Medal of Honor Recipient Inducted Into Hall Of Heroes
(October 9, 2010)
|WASHINGTON, Oct. 7, 2010 – A Pentagon ceremony today
formally inscribed the name of Army Special Forces Staff
Sgt. Robert J. Miller, who yesterday was awarded a
posthumous Medal of Honor, onto the nation's list of
In January 2008, Miller, at age 24, died in action in Afghanistan, charging the
enemy through a hailstorm of bullets to give 22 other soldiers a chance to
survive. Today, Miller's family, teammates, and friends gathered at the Pentagon
alongside the U.S. military's most-senior leaders to honor their fallen son's
life, heroism and courage.
Today's Pentagon ceremony marked Miller's entry into the building's Hall of
Heroes, where his name and the details of his service will join those of other
Medal of Honor recipients.
Defense Secretary Robert M. Gates praised Miller's bravery and sacrifice, and
the sacrifice of Phil and Maureen Miller, the fallen soldier's parents.
Army Secretary John M. McHugh presents a plaque to Phil and Maureen Miller, the parents of Medal of Honor recipient U.S. Army Staff Sgt. Robert J. Miller, as Army Chief of Staff Gen. George W. Casey Jr. looks on during a ceremony at the Pentagon, Oct. 7, 2010. DOD photo by Cherie Cullen
“Every evening I write notes to the families of young
Americans -- as I did to the Millers -- who have given this
country the supreme sacrifice,” Gates said. “They are our
country's best, the nation's sons and daughters, who
answered the call of service to defend this country in a
time of war.”
Servicemembers such as Miller, Gates said, had “answered
what "Theodore Roosevelt described as ‘the trumpet call,'
which he said: ‘Is the most inspiring of all sounds, because
it summons men to spurn all ease and self-indulgence and
bids them forth to the field where they must dare and do and
die at need.'
“Rob [Miller] was one who answered that trumpet call, one
who also possessed that extra measure of courage and
determination to be at the very tip of the spear in
America's wars,” the secretary said.
Gates also recounted the medal's history and meaning.
“Over the past century, it has gone only to the bravest of
the brave, with fewer than a thousand recipients out of the
millions of Americans who have served in uniform during that
time,” Gates said. “It goes to those who demonstrate
exceptional bravery in the face of enemy fire. But it also
demands something more of an individual: The knowledge that
by embarking on a course of action, losing one's life is not
only possible, it is quite likely.”
During Army Secretary John M. McHugh's remarks at the
ceremony, he described Miller's interests in gymnastics,
basketball, history, languages and the military as he was
growing up. Later, as a young Green Beret, Miller brought
his characteristic intensity, enthusiasm, leadership and
dedication to the job, the Army secretary said.
“He was funny, generous, passionate and determined,” McHugh
said of Miller. “He was someone we would all have liked to
know ... a life that while too short, was a life of
Army Chief of Staff Gen. George W. Casey Jr. said during the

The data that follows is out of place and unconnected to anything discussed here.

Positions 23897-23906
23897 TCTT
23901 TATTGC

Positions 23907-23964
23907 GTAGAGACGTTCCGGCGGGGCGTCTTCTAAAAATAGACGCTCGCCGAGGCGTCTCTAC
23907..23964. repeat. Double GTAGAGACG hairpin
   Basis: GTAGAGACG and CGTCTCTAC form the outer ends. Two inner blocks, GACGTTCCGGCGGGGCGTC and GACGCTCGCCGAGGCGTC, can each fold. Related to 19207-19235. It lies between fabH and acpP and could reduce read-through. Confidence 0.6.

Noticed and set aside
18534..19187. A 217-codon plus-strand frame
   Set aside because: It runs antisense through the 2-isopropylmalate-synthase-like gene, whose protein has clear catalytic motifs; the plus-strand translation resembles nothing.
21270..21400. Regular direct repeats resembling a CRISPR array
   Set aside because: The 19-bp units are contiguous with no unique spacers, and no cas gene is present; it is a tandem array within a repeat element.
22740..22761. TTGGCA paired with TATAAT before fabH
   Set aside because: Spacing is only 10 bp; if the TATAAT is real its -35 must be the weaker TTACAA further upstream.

ceremony that Miller's life offered “a glimpse of what is
best about our country.” And watching Miller's parents,
brothers and sisters interact, Casey said, made it clear how
the young man had turned out to be so extraordinary.
“Each of them had a role in making Robert the man that he
was,” Casey said.
The Millers accepted a Medal of Honor flag on their fallen
son's behalf, and unveiled the plaque bearing his name that
will be displayed in the Hall of Heroes.
Phil Miller spoke of his son before the ceremony's
“Robert loved what he was doing very much,” Miller said. “He
was proven to be very good at what he was doing. And there
was no question that he was confident he was fighting and
serving for a good cause.”
Miller said his son was a normal, active, mischievous boy
while growing up.
“My wife and I believe he is a great example of what
America's youth can do, and how well they can perform, when
they're given the responsibility and the opportunity to do
so,” he said.
“We miss him terribly.”
Miller's actions in Afghanistan as weapons sergeant for
Company A, 3rd Battalion, 3rd Special Forces Group have been
much-publicized since the award of his medal was announced
in September. But a few days before the January 25, 2008,
ambush where Miller gave his life, he and a teammate had
talked about how they wanted to be remembered.
In an interview before this week's ceremonies, Staff Sgt.
Nicholas McGarry said during that conversation, Miller had
told him he wanted to be remembered for how he had lived,
and not how he died. As the two single guys on the team,
McGarry recalled that he and Miller hung out together, and
rode mountain bikes after work.
“He was incredibly joyful – a motivated, energetic person,”
McGarry said of his departed friend. “Just a good friend to
have around, because he always wanted to do something. He
was always in a good mood –- kind of a playful spirit, I
McGarry said he thinks about Miller every day.
“He was a good friend,” McGarry said. “But if it wasn't for
him, I wouldn't be here.”
President Barack Obama yesterday presented the Medal of
Honor posthumously to Miller's parents during a ceremony
held in the East Room of the White House.
By Karen Parrish
American Forces Press Service
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